In the past few weeks, successful and popular trainers Kiaran McLaughlin and Gary Contessa quit conditioning thoroughbreds.
Mark Casse, winner of the past two Triple Crown races, and a nominee for the racing Hall of Fame this year, almost joined them — until March 9, when FBI handed down indictments against trainers Jason Servis, Jorge Navarro and 25 others charging them with a system of administering illegal and performance enhancing drugs to racehorses in North America and overseas.
“I didn’t know if I wanted to continue to be a horse trainer,’’ Casse, already a member of the Canadian racing Hall of Fame said March 17 on a national teleconference. “I seriously thought about retiring because it’s just so frustrating when you work, and you work, and you work, and you know you’re not getting beat by a better horse or a better trainer. Now I’m excited again.’’
Casse, who won the Preakness (G1) last year with War of Will, and then the Belmont Stakes (G1) with Sir Winston, said one of his “biggest owners” called a few days earlier and asked how his horses were doing.
“I said they’re going to get faster and faster each day that goes by,’’ Casse said. “He said, ‘What do you mean?’ I said there are going to be a lot of them that are going to get slower and that’s going to make ours faster. I’m excited. There is still work to be done but I look at what just happened as the beginning, and not an end.”
The indictments hopefully will be a wakeup call to the industry that this type of nefarious behavior has been going on for years, and with full investigations it can be weeded out. Many trainers, although, shaken by the indictments, were not surprised, and believe racing will be better for it.
Casse is among them. He was born into the business. He is the son of well-respected horseman Norman E. Casse, and father of trainer Norman W. Casse. The 59-year-old has trained close to 3,000 winners earning $174,308,759 through March 16 in a career spanning almost 40 years. The 11-time Sovereign Award winner (as Canada’s top trainer) has 31 Grade 1 scores, including five Breeders’ Cup wins, on his resume.
“I feel like I’m a really good horseman. This is all I’ve ever done in my entire life and all I’ve ever wanted to do,” Casse said. “When you see things that you know don’t make sense it’s hard to take. Every time I would see a Navarro horse win and do strange things, or a Jason Servis horse (including 3-year-old champion and Saudi Cup winner Maximum Security), it gave me a sick feeling in my stomach. I’m about to be 60 years old and I was thinking do I really want this to keep irritating and bothering me the way it does? I could retire now and go fishing, so yeah, I was thinking about it.”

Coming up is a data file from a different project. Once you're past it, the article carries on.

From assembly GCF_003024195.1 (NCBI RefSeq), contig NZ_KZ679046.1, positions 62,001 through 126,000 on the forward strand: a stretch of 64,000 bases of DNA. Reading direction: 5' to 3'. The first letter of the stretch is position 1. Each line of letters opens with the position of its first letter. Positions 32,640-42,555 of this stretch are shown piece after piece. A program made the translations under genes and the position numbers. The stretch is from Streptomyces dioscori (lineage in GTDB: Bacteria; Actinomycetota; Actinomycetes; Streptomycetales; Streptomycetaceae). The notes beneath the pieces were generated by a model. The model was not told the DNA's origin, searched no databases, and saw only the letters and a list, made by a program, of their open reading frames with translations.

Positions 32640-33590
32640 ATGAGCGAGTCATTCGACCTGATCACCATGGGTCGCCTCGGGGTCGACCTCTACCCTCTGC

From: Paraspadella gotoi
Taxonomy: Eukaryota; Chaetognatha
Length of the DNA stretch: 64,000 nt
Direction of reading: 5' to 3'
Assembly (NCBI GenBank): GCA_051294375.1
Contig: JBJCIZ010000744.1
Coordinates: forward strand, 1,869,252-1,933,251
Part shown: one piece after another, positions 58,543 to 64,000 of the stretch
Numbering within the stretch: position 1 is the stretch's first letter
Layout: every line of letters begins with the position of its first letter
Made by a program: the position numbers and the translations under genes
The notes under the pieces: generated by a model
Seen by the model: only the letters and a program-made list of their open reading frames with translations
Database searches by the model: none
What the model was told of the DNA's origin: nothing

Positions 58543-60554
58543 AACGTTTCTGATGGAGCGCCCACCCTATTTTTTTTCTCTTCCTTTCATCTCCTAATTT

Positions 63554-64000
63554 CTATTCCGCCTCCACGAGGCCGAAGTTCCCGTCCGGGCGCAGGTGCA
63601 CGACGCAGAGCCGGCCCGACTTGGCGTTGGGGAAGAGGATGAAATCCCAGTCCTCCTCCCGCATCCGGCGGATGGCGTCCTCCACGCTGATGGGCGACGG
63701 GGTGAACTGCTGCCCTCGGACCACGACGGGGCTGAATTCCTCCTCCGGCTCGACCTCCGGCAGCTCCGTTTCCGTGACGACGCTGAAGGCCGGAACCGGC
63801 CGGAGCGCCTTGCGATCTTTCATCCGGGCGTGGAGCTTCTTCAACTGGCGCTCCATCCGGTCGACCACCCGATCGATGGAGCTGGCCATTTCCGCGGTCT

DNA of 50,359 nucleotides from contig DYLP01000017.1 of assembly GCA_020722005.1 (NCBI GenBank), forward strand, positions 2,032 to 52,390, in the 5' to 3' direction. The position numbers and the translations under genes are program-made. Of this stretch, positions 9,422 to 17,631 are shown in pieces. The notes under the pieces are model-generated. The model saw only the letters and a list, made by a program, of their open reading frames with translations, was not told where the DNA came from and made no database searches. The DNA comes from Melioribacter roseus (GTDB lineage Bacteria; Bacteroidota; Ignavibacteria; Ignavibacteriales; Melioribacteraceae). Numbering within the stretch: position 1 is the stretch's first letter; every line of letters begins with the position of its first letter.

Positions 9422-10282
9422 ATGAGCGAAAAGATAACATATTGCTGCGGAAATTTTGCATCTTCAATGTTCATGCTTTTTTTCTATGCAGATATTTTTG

Citing the old adage that if something looks too good to be true it probably is, Casse was compelled to pen a March 2 Op-Ed piece published in the Thoroughbred Daily News warning against the use of the drug Clenbuterol in racehorses and those coming through the sales rings. He termed Clenbuterol the most abused drug in the industry.
“Anybody who knows me and had read my article knows that I am tired of the cheating. That was a big step (the indictments) the other day. They took out some bad guys and there are more to come, I hope,” Casse said. “The response has been unbelievable. I’ve learned a lot of things since that letter (was published) because I’ve probably taken 400 or 500 calls. I do know there are more things to fix. If you know me well, you know I don’t stop easily. I’m going to keep working on it. That was a beginning the other day, not an end, and things are going to get better. You’re going to see the playing field get more and more level.”
Casse said that in order to catch the cheaters, the industry cannot rely solely upon testing and it’s time for stakeholders to step up.
“Let’s look at common sense. I think we need to start investigating those trainers that are doing that (cheating). We saw some big ones go,” he said.
While Contessa and McLaughlin, now a jockey agent, cited different reasons for their career change, other notable horsemen have left the game over the years.
“If you think about it, the other frustrating thing is how many good trainers have we seen that went by the wayside because they chose integrity over winning at all costs? Isn’t that a shame? But that’s what happened. Now it’s going to change, and that started changing last week,” he said. “I’m excited.”
For now, horse racing is almost at a standstill as the coronavirus pandemic has shut down just about all sports around the world. On Tuesday, the Kentucky Derby (G1) was postponed from May 2 to Sept. 5, and racetracks have been closed to spectators but races are still being run.
If you enjoyed this piece, check out other amazing articles at our horse racing news section!